Here's an icky bridge section. It is icky because, well, it paints a picture of Lucy that, if I were not trying to stick to a certain amount of output of pages, I wouldn't have kept. If I ever do a massive edit for publication, this section will either move earlier, to help show how she grows, or be cut entirely. The point is that it does help us see how she is passive, proud and in some ways difficult. It is a good section, but it feels weird coming at the end when she is supposed to be growing into an active, forceful person.
Oh well. Table of Contents here.
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I’m not sure what had gotten into Sam, but I wasn’t sure if I liked it. I had many times explained to boys that if I was angry, and they did not know why, that was their own problem. Then I would cross my arms and insist everything was fine, because, I guess, they thought it was. Otherwise, they’d put a few minutes into figuring out why I was upset. The answer was usually because they were big jerks.
Christine always approved of this method of handling boys. My mother always told me that you should communicate more; cold, unyielding staring is a form of communication I had argued. The end result was either a messy, but expected break up, or begging for forgiveness. Win-win, really. To take my mind off his little stunt with the knives, I had tried to call Jon. The conversation went something like this:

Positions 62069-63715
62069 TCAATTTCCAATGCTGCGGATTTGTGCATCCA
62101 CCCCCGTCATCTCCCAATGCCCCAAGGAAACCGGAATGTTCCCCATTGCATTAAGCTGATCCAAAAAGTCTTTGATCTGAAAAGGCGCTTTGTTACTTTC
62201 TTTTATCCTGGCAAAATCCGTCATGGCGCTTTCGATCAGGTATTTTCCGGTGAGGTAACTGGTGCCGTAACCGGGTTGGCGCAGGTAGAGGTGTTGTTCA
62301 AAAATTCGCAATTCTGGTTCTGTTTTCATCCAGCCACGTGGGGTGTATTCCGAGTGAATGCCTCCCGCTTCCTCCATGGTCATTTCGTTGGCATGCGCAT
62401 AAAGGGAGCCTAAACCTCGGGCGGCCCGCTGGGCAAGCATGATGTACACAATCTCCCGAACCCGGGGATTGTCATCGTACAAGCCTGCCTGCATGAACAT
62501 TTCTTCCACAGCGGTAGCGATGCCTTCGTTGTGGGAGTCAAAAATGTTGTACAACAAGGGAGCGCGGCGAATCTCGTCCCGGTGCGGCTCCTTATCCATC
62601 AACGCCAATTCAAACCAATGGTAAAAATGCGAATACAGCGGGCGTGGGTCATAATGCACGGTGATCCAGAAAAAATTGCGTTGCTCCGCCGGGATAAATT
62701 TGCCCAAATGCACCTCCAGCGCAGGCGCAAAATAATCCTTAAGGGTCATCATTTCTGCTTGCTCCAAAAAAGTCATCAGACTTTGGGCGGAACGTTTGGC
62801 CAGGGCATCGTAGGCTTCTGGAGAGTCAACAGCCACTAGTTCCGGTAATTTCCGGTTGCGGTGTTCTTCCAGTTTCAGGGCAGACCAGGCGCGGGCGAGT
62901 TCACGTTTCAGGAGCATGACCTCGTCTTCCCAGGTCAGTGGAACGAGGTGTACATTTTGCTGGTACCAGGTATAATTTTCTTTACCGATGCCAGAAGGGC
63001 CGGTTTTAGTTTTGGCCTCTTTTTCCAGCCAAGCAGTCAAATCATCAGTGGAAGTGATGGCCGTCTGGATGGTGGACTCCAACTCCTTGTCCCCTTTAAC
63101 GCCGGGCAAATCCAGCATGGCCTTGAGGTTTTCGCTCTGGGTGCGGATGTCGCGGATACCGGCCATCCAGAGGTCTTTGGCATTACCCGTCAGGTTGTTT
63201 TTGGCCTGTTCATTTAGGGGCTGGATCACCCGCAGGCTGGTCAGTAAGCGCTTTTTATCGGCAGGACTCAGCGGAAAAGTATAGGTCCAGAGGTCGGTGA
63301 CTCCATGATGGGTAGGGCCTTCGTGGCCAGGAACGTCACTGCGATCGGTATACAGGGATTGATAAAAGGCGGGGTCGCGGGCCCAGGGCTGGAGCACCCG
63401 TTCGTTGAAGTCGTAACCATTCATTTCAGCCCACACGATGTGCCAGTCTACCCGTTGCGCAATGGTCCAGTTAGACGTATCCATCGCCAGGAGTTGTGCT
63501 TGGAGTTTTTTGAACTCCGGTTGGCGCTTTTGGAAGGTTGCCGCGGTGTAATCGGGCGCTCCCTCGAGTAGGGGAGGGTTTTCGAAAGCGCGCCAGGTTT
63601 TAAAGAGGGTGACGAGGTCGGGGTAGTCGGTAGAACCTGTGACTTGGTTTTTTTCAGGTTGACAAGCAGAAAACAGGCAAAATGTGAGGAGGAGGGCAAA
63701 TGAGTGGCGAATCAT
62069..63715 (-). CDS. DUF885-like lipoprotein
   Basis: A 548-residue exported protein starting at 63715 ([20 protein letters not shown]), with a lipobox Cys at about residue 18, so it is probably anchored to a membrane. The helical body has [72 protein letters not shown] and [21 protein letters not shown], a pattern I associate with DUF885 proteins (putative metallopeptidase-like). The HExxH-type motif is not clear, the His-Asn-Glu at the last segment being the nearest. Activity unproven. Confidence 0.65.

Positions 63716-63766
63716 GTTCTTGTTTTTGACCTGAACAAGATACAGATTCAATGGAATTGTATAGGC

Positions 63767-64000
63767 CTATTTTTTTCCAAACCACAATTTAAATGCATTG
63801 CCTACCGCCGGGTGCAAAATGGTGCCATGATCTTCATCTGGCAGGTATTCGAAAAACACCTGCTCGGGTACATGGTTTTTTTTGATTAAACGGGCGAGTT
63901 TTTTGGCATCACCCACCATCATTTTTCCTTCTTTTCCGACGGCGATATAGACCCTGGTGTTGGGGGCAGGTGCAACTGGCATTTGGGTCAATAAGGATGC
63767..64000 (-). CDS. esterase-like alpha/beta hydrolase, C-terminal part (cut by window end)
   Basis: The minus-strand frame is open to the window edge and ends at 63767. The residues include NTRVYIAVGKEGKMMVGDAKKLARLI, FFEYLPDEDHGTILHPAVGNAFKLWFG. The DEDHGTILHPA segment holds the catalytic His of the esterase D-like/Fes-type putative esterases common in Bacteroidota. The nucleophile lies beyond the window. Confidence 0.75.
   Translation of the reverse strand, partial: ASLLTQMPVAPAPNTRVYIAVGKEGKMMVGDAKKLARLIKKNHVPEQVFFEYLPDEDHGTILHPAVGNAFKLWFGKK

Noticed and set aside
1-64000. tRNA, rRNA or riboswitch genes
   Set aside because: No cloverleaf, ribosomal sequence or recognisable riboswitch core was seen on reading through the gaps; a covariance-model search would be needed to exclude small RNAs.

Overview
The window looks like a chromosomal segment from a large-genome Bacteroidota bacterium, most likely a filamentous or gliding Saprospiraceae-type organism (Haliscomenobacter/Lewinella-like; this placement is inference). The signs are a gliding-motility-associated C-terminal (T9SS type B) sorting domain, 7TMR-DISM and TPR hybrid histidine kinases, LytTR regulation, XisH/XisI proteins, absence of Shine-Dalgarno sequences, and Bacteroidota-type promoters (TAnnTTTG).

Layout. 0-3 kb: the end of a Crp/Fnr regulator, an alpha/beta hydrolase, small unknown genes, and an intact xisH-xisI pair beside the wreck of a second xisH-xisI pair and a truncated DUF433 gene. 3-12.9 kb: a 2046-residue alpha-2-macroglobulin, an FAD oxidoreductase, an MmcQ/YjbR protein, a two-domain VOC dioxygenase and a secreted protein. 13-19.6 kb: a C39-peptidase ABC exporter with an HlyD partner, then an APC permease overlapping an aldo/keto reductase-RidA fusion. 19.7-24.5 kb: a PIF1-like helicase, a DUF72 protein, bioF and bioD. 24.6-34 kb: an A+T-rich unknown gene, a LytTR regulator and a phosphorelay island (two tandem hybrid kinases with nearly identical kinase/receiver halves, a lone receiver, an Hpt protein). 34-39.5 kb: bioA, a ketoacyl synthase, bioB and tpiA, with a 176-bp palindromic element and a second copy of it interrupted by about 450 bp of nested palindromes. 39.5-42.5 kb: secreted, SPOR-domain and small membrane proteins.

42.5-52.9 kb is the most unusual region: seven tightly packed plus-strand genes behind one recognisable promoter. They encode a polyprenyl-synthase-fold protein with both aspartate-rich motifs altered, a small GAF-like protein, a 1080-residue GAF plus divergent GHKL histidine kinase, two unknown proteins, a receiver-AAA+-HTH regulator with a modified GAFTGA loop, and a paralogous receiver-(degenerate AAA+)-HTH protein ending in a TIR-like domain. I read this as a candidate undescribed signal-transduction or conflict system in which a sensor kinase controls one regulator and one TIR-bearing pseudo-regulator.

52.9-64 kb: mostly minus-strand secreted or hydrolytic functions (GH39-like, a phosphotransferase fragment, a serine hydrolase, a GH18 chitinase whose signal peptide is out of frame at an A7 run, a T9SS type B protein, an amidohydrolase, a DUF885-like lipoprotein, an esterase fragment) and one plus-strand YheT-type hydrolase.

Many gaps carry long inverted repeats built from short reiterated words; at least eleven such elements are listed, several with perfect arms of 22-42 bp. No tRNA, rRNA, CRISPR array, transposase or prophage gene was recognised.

“Hi Jon, how is the speech coming?”
“Fine. Do you think shrew or harpy is the better descriptor?”
“I don’t like to be called either.”
“I think I’ll go with harpy; harpies are universally condemned as evil,” He had said. “Some people hear ‘shrew’ and think ‘tiny mouse,’ and some people like mice. No one likes harpies.”
“That is logical. Roger wants to know if you need anything from us here.”
“Just your undying support and adulation,” He said. Then he hung up. Which was rude, since he did not say goodbye.
When I got home, I carefully searched through the apartment first to make sure Peter wasn’t lounging about waiting to jump out unexpectedly. Satisfied that there was no one around, I locked myself away in my room and started going through the few fancy dresses I had for tomorrow night.
I decided on something classy and long; I liked classy and long. It also sparkled, another plus. I tried it on, was happy with how it still fit, then hung it back where it belonged. Then I sat down to go through my plan for tomorrow night. I had the puppets, and I would have Christine. Sam would be there too, but he was sort of an unwitting pawn in this whole scheme.
I heard Christine come breezing into the apartment and the door swinging shut behind her. I pulled my pajamas back on and went out to meet her. She was still in her work clothes, and looked a bit tipsy. I helped her on to the couch, where she collapsed against my shoulder.
“Hi there Lucy.”
“Hi there Christine.”
“I saw Peter tonight. He wanted me to do something with him late tomorrow night; how long is your little party?”
“It’s not my party,” I said. “But the part I need you for should be over fairly early. After that, it’s just a bunch of milling and dancing.”
“I like dancing,” She said. “I want to stay and dance.”
“You need to go to bed,” I said. Christine stood up with me, and I helped her to her room. I just let her flop on the bed; I grabbed her comforter and tossed it over her. Sleeping in work clothes was uncomfortable, but that was her own fault. Tomorrow was going to be a long day, and she needed her sleep.
So did I; there was just one more thing I needed to do first.